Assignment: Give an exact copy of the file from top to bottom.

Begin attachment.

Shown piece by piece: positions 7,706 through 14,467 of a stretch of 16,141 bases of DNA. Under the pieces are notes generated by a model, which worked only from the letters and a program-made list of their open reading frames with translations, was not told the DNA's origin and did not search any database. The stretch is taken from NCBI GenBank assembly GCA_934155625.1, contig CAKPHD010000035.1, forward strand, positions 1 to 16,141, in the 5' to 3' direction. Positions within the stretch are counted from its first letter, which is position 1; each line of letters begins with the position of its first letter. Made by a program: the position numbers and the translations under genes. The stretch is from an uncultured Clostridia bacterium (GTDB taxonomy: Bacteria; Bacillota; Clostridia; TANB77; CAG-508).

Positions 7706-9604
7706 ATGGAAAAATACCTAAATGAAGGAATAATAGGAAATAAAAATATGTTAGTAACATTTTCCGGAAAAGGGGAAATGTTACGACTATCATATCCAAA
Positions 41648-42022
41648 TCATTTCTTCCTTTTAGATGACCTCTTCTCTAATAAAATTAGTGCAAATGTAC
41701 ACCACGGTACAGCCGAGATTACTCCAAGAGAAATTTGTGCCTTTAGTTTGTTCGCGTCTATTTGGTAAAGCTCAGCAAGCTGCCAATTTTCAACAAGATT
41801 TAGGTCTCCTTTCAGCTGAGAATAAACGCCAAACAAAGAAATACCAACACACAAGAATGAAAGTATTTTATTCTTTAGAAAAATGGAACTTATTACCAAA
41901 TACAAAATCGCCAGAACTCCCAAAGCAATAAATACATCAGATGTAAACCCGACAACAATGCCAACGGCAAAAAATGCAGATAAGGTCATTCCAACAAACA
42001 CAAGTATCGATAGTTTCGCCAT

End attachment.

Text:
Shown piece by piece: positions 7,706 through 14,467 of a stretch of 16,141 bases of DNA. Under the pieces are notes generated by a model, which worked only from the letters and a program-made list of their open reading frames with translations, was not told the DNA's origin and did not search any database. The stretch is taken from NCBI GenBank assembly GCA_934155625.1, contig CAKPHD010000035.1, forward strand, positions 1 to 16,141, in the 5' to 3' direction. Positions within the stretch are counted from its first letter, which is position 1; each line of letters begins with the position of its first letter. Made by a program: the position numbers and the translations under genes. The stretch is from an uncultured Clostridia bacterium (GTDB taxonomy: Bacteria; Bacillota; Clostridia; TANB77; CAG-508).

Positions 7706-9604
7706 ATGGAAAAATACCTAAATGAAGGAATAATAGGAAATAAAAATATGTTAGTAACATTTTCCGGAAAAGGGGAAATGTTACGACTATCATATCCAAA
Positions 41648-42022
41648 TCATTTCTTCCTTTTAGATGACCTCTTCTCTAATAAAATTAGTGCAAATGTAC
41701 ACCACGGTACAGCCGAGATTACTCCAAGAGAAATTTGTGCCTTTAGTTTGTTCGCGTCTATTTGGTAAAGCTCAGCAAGCTGCCAATTTTCAACAAGATT
41801 TAGGTCTCCTTTCAGCTGAGAATAAACGCCAAACAAAGAAATACCAACACACAAGAATGAAAGTATTTTATTCTTTAGAAAAATGGAACTTATTACCAAA
41901 TACAAAATCGCCAGAACTCCCAAAGCAATAAATACATCAGATGTAAACCCGACAACAATGCCAACGGCAAAAAATGCAGATAAGGTCATTCCAACAAACA
42001 CAAGTATCGATAGTTTCGCCAT